WASHINGTON (Reuters) – U.S. Secretary of State Mike Pompeo took fresh aim at China on Thursday and said Washington and its allies must use “more creative and assertive ways” to press the Chinese Communist Party to change its ways, calling it the “mission of our time.”
Speaking at the Nixon Library in President Richard Nixon’s birthplace in Yorba Linda, California, Pompeo said the former U.S. leader’s worry about what he had done by opening the world to China’s Communist Party in the 1970s had been prophetic.
“President Nixon once said he feared he had created a ‘Frankenstein’ by opening the world to the CCP,” Pompeo said. “And here we are.”
Nixon, who died in 1994 and was president from 1969-74, opened the way for the establishment of U.S. diplomatic relations with Communist China in 1979 through a series of contacts, including a visit to Beijing in 1972.
In a major speech delivered after Washington’s surprise order this week for China to close its Houston consulate, Pompeo called for an end to “blind engagement” with China and repeated frequently leveled U.S. charges about its unfair trade practices, human rights abuses and efforts to infiltrate American society.
He said China’s military had became “stronger and more menacing” and the approach to Beijing should be “distrust and verify,” adapting President Ronald Reagan’s “trust but verify” mantra about the Soviet Union in the 1980s.
“The truth is that our policies – and those of other free nations – resurrected China’s failing economy, only to see Beijing bite the international hands that were feeding it,” Pompeo said.
“The freedom-loving nations of the world must induce China to change … in more creative and assertive ways, because Beijing’s actions threaten our people and our prosperity.”
Recalling remarks he made after meeting British leaders in London this week, Pompeo said “maybe it’s time for a new grouping of like-minded nations, a new alliance of democracies,” while adding: “If the free world doesn’t change, Communist China will surely change us.”
Pompeo said “securing our freedoms from the Chinese Communist Party is the mission of our time,” and America was perfectly positioned to lead it.
He said one NATO ally, which he did not name, was unwilling to stand up for freedom in Hong Kong because it feared restricted access to China’s market.
While some conservative commentators praised Pompeo’s speech on social media and elsewhere, some other analysts were not impressed.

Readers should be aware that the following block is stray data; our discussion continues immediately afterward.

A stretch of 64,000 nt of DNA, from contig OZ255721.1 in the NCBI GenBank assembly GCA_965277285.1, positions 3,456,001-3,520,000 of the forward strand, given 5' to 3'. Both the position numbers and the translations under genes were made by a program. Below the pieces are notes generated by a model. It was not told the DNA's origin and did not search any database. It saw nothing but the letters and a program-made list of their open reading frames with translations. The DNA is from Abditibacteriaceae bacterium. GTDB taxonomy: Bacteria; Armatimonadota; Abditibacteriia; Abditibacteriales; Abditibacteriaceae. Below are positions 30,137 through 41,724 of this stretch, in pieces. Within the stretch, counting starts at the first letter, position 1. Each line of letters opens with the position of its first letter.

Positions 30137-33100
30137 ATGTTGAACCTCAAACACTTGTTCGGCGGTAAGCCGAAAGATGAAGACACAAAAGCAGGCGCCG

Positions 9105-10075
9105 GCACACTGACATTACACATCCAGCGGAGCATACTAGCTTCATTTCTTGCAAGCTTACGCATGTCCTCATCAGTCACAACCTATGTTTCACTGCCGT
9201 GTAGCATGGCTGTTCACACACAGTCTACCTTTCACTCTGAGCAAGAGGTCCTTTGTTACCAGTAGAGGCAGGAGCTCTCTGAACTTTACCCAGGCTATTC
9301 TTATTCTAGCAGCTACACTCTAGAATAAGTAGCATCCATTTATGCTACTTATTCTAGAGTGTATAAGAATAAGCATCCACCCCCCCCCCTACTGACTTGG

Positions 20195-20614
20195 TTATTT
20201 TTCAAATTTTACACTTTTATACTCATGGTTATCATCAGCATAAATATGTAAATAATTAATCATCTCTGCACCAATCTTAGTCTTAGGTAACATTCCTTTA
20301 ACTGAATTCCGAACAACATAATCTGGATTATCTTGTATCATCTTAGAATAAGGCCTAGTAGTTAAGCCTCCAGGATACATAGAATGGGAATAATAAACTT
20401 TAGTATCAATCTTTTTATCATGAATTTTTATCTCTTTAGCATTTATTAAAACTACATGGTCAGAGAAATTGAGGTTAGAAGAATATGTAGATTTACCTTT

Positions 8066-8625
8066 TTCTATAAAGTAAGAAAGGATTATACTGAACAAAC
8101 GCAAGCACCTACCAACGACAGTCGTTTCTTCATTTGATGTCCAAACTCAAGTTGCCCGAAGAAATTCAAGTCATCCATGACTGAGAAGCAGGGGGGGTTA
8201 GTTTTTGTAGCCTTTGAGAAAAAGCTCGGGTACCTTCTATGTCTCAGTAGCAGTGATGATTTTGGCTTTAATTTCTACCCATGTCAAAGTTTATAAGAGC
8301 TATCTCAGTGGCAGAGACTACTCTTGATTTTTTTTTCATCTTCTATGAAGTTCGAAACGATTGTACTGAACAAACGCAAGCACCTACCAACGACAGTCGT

Scott Kennedy, of Washington’s Center for Strategic and International Studies, said cooperation with other democracies on China would be easier said than done, given the Trump administration’s record of dealing with allies.
“How do you form a united front against China when the U.S. is bullying its allies, trashing multilateral institutions and pushing an economic decoupling (from China) that no one else supports?” he said.
Pompeo’s speech comes at a time when U.S.-China relations have dipped to their lowest point in decades and President Donald Trump and his Democratic challenger Joe Biden have appeared to compete with each other over who can appear toughest towards Beijing ahead of the Nov. 3 presidential election.
Ties have deteriorated over issues ranging from the novel coronavirus pandemic, which began in China, to Beijing trade and business practices, its territorial claims in the South China Sea and its clampdown on Hong Kong.
In a dramatic escalation, Washington on Tuesday gave China 72 hours to close its Houston consulate.
Pompeo said the consulate had been “a hub of spying and intellectual property theft.”
China said the U.S. move had “severely harmed” relations and warned it “must” retaliate, without detailing what it would do.
The South China Morning Post reported China may close the U.S. consulate in the southwestern city of Chengdu, while a source told Reuters on Wednesday China was considering shutting the consulate in Wuhan, where the United States withdrew staff at the start of the coronavirus outbreak.
Hu Xijin, editor of China’s Global Times tabloid, posted on Twitter: “Based on what I know, China will announce countermeasure on Friday Beijing time. One U.S. consulate in China will be asked to close.”
Earlier he said shutting the Wuhan consulate would be insufficiently disruptive and suggested China could cut U.S. staff at its large consulate in Hong Kong, which he called an “intelligence center.”
“This will make Washington suffer much pain,” he wrote.
The other U.S. consulates in China are in Guangzhou, Shanghai and Shenyang.
China has four other consulates in the United States – in San Francisco, Los Angeles, Chicago and New York – as well as an embassy in Washington.
Trump told a news briefing on Wednesday it was “always possible” other Chinese missions could be closed too.
Richard Grenell, special presidential envoy for Serbia and Kosovo who served until recently as acting director of U.S. national intelligence, told Reuters the U.S. strategy was “very much start with one and move on to others if need be.”
“The whole goal is to change the behavior of the Chinese… this is emerging as the Trump doctrine, which is very harsh actions, sanctions and isolation while at the same time always offering a chance to exit if the behavior changes.”
Chinese state media editorials said the Houston move was an attempt to blame Beijing for U.S. failures ahead of Trump’s reelection bid. Opinion polls have shown Trump trailing Biden.
(Reporting by David Brunnstrom and Daphne Psaledakis; Editing by Mary Milliken, Lincoln Feast and Grant McCool)